The Oversight Subcommittee of the House Ways and Means Committee reviewed the IRS’s record retention practices at a hearing on July 25. Officials from the IRS and the Treasury Inspector General for Tax Administration (TIGTA) testified.

“The IRS has long been challenged in the area of record retention,” Jeffrey Tribiano, Deputy Commissioner for Operations Support, told the House Ways and Means Committee on July 25. “The capabilities needed to implement new record retention mandates required investments in new technology, but one problem has been that those investment dollars were not available. As a result, some agency practices have not been up to the level of those of a typical modern organization,” he said.

An audit by TIGTA found that the IRS’s current e-mail system does not meet federal requirements for storing and managing e-mail messages, TIGTA Assistant Inspector General Greg Kutz told lawmakers. “E-mail records must be retained in an appropriate electronic system with the capability to identify, retrieve, and retain the records for as long as they are needed. “

According to Rep. Vern Buchanan, R-Florida., the IRS has changed its record-retention policies three times since 2013, which has created confusion across the agency. Additionally, he noted that the IRS has not yet fully implemented an email system capable of automatically archiving employee emails. “These issues ultimately reduce transparency, open the agency to exposure in civil lawsuits, and inhibit Congressional oversight of the IRS,” Buchanan said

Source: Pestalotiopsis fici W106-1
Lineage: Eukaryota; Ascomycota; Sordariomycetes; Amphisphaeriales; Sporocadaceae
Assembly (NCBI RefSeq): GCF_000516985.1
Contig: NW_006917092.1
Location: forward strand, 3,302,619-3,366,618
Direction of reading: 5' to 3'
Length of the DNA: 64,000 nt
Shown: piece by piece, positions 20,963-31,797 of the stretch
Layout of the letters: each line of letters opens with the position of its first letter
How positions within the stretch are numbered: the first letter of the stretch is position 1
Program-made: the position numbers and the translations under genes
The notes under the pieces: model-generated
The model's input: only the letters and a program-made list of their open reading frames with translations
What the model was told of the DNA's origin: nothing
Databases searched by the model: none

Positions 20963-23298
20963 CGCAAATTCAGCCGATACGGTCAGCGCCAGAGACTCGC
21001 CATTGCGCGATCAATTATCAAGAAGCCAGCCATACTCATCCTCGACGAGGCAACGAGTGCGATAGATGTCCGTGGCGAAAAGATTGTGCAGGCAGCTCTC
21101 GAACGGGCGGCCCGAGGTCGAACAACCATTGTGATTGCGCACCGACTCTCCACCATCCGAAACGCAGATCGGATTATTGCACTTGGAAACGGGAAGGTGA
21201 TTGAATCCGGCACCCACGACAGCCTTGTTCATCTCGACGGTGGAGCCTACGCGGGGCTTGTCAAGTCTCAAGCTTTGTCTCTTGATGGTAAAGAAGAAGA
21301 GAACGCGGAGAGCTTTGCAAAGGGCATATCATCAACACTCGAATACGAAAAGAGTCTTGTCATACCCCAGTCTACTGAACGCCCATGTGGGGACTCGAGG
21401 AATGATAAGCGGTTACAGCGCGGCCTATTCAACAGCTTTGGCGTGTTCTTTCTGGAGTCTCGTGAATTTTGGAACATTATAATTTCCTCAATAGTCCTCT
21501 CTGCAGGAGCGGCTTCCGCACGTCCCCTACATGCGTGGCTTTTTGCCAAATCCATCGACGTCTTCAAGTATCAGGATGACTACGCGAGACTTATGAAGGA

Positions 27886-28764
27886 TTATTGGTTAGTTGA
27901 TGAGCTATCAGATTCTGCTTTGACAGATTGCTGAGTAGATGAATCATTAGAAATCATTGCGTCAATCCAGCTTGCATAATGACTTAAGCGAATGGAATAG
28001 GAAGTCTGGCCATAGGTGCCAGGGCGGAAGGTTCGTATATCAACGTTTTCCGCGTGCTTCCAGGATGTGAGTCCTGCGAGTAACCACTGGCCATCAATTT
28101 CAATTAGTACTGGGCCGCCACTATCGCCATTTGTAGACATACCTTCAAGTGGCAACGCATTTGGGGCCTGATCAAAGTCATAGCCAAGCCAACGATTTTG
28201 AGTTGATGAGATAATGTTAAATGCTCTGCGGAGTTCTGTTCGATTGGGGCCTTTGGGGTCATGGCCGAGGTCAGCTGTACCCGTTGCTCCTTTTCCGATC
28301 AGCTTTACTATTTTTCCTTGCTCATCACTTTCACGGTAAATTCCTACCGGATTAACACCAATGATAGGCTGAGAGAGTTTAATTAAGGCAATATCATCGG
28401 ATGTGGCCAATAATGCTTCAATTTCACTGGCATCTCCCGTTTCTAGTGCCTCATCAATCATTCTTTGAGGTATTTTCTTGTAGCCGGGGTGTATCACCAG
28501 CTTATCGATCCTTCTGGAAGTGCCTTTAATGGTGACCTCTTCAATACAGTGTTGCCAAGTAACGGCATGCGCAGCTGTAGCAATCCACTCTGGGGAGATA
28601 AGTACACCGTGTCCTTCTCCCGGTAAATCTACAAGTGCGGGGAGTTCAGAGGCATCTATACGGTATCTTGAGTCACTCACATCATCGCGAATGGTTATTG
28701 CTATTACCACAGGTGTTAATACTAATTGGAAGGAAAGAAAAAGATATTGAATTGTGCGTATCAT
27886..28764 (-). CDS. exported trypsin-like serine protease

Rep. John Lewis, R-Ga., expressed his concern with the congressional cuts to IRS funding and its impact on performance. According to Lewis, Congress has cut the IRS’s budget by almost $1 billion since 2010. Specifically related to the Service’s IT budget, Congress has enacted cuts totaling $71 million over the last five years and lost nearly 290 IT employees, Lewis noted.